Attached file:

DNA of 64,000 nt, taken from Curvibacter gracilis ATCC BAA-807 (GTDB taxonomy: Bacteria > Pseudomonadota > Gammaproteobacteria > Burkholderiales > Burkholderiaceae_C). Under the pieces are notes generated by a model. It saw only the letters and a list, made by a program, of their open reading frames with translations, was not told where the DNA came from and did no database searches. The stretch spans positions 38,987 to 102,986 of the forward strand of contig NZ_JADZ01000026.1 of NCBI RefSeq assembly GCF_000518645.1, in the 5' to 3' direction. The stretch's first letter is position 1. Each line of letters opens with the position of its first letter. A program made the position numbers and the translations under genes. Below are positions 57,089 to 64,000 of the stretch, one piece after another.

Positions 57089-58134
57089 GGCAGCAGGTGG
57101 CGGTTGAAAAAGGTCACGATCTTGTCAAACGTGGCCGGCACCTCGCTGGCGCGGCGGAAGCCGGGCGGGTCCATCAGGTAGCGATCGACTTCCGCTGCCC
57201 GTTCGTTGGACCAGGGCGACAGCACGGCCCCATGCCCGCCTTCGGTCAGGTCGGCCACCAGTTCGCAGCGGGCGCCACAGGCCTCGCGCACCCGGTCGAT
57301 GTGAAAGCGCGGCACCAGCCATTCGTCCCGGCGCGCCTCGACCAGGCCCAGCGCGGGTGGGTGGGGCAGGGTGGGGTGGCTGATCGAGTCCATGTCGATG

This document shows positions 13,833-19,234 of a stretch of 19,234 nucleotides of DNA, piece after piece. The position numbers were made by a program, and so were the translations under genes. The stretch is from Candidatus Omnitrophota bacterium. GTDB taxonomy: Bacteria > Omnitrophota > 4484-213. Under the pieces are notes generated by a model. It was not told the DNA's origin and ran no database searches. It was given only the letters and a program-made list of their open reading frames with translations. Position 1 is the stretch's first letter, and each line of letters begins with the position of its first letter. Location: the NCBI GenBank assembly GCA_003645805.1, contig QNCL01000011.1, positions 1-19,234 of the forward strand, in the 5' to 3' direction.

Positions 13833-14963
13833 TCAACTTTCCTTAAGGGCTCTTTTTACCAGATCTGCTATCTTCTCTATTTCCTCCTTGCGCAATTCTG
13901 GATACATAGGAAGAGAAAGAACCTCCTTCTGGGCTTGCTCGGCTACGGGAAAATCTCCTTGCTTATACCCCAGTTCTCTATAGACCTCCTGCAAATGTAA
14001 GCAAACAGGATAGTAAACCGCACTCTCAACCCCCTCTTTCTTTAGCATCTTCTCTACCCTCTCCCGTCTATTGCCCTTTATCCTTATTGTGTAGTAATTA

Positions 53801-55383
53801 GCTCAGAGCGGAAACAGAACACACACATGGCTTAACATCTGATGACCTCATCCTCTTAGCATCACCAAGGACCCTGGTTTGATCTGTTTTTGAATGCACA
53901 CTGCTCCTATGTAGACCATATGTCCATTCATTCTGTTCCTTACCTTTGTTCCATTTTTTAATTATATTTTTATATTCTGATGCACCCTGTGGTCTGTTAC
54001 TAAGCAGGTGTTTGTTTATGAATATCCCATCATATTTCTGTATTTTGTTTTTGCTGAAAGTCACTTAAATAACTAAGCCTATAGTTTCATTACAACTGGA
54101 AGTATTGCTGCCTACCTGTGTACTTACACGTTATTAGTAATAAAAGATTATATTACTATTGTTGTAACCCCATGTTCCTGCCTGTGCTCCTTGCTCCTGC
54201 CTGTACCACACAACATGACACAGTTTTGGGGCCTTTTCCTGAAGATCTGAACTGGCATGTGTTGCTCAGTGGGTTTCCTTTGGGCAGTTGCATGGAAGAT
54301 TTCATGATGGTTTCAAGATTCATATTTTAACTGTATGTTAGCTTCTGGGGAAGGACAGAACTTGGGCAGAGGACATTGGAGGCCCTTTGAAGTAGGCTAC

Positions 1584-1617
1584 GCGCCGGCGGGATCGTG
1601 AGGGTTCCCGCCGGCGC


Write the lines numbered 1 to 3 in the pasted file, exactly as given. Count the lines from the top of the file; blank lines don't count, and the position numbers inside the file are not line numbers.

DNA of 64,000 nt, taken from Curvibacter gracilis ATCC BAA-807 (GTDB taxonomy: Bacteria > Pseudomonadota > Gammaproteobacteria > Burkholderiales > Burkholderiaceae_C). Under the pieces are notes generated by a model. It saw only the letters and a list, made by a program, of their open reading frames with translations, was not told where the DNA came from and did no database searches. The stretch spans positions 38,987 to 102,986 of the forward strand of contig NZ_JADZ01000026.1 of NCBI RefSeq assembly GCF_000518645.1, in the 5' to 3' direction. The stretch's first letter is position 1. Each line of letters opens with the position of its first letter. A program made the position numbers and the translations under genes. Below are positions 57,089 to 64,000 of the stretch, one piece after another.

Positions 57089-58134
57089 GGCAGCAGGTGG